[swift-evolution] Swift evolution proposal: introduce typeprivate access control level
Rien at Balancingrock.nl
Fri Dec 2 02:56:31 CST 2016
And the funny thing is, we don’t actually _need_ access control levels.
The only purpose of access control is to enhance security/reliability by imposing restrictions on other programmers (API users).
It seems to me that in almost all discussions the arguments are mostly backwards: i.e. formulated from the perspective of the API users. Maybe because just about all programmers are API users of the OS-API? Anyway…
What I would like to see is a complete overhaul of the access control and rewrite it entirely from the perspective of the API provider.
I.e. give a more fine grained control to the API writer in the sense that he can specify exactly which other piece of code has access. I consider it dangerous by default to open up a scope just because another class needs occasional access. (i.e. give -for example- module access just because there is 1 other class in the module that needs that access. Inadvertently opening up access to all other classes in that module.)
An access control list could do just that. Perhaps something like:
The above would provide access to the entire type (but not any children) and read-only from MyFriendClass.
A quick -off the cuff- list of access levels:
local: access only to local scope (default)
type: Only the type in which it is defined (no children)
child: The type and its children
<type-name>: Access is granted to the type named
file: Access is limited to this file only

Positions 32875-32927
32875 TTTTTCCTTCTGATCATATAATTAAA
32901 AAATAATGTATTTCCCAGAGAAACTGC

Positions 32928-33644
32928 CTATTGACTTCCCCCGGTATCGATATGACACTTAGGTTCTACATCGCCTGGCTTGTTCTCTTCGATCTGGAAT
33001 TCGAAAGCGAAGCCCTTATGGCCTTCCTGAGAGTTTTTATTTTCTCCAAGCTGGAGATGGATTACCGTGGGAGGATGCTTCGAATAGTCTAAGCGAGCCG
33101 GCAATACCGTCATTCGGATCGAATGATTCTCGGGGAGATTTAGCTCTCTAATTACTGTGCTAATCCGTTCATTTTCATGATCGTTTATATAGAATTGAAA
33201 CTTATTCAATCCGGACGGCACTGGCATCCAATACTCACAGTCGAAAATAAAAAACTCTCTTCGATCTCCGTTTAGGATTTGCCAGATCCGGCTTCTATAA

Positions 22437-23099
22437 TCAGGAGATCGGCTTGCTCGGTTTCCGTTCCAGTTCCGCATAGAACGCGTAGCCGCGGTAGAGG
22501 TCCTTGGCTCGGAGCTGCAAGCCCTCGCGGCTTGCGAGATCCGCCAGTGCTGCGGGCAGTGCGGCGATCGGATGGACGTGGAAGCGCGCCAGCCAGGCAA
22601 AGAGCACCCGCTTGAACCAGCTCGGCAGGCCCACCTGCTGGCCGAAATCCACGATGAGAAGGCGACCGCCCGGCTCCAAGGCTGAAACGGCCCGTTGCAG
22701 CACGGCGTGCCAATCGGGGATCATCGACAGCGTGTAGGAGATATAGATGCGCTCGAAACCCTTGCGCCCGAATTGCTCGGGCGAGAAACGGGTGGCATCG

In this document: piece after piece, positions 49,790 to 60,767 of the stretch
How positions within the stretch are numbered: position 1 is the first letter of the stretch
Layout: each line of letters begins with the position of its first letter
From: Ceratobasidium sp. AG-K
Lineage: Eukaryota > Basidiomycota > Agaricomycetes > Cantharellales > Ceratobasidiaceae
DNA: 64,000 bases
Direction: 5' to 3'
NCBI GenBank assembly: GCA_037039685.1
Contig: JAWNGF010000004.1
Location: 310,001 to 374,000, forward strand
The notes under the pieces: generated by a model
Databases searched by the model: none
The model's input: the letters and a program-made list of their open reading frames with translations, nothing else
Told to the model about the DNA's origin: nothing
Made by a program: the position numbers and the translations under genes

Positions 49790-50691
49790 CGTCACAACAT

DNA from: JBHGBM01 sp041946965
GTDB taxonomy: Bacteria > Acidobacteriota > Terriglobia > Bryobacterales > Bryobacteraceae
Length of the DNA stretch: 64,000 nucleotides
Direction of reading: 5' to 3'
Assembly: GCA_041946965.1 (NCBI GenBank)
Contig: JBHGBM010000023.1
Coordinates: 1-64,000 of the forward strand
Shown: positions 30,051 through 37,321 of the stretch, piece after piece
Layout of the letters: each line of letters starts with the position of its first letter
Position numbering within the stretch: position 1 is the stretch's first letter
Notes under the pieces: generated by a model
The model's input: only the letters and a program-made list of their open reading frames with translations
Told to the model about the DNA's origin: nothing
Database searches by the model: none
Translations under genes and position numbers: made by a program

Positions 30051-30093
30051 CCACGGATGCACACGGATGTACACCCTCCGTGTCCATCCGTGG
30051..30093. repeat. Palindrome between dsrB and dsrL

<file-name>: Access is granted to the named file
module: Access is granted to the entire module
<module-name>: Access is granted to the module with the given name
public: Access is granted to everybody
Further access specification could be made possible through the use of the dot-notation:
<file-name>.<class-name | function-name>
Read/write control through a parameter passing notation:
access(type) var count: Int // entire type can read/write
access(type(get), type.incrementer) var count: Int // Entire type can read, only the incrementer function has read/write
access(module, FriendType, public(get)) var count: Int // Entire module can read/write, FriendType can read/write, others can only read
> On 01 Dec 2016, at 21:38, Brandon Knope via swift-evolution <swift-evolution at swift.org> wrote:
> Is anyone starting to think the current access control model will become more burdensome over time?
> People will want to add and subtract to it for years to come...which tells me it's not very flexible. I'm beginning to feel like it is an old style model trying to fit into a modern language.
> For example, fileprivate and private encourage stuffing a lot of code into one file just to use that access control level. If you want to break this into more manageable chunks you have to make it internal or move it into a new module which is very complicated to do in Xcode (I.e requiring a new target like a framework).
> This keeps leading me back to having submodules or creating modules on demand. I think that would open up this system to great complexity.
> Want to keep something private to a specific class but private to anything outside of it? Make it internal to the same "submodule".
> I think we could keep tacking on things to access control, but I don't think it is really solving everyone's needs. I think a more flexible system would allow people to adapt it to their needs instead of structuring everything around a rigid system that forces you to do it swift's way.
> On Nov 29, 2016, at 10:24 AM, Gonçalo Alvarez Peixoto via swift-evolution <swift-evolution at swift.org> wrote:
>> Hello, everyone!
>> I would like to introduce a new proposal to swift evolution, but first I would love to run it by all of you so I get everyone's feedback and enrich it.
>> This proposal consists of introducing a new typeprivate access control level which allows for members to be accessed in all extensions of a given type, whether lying within or in another file.
>> You'll find the proposal draft in:
>> Thanks in advance for taking the time to evaluate the proposal.
>> Best regards,
>> swift-evolution mailing list
>> swift-evolution at swift.org
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> swift-evolution at swift.org
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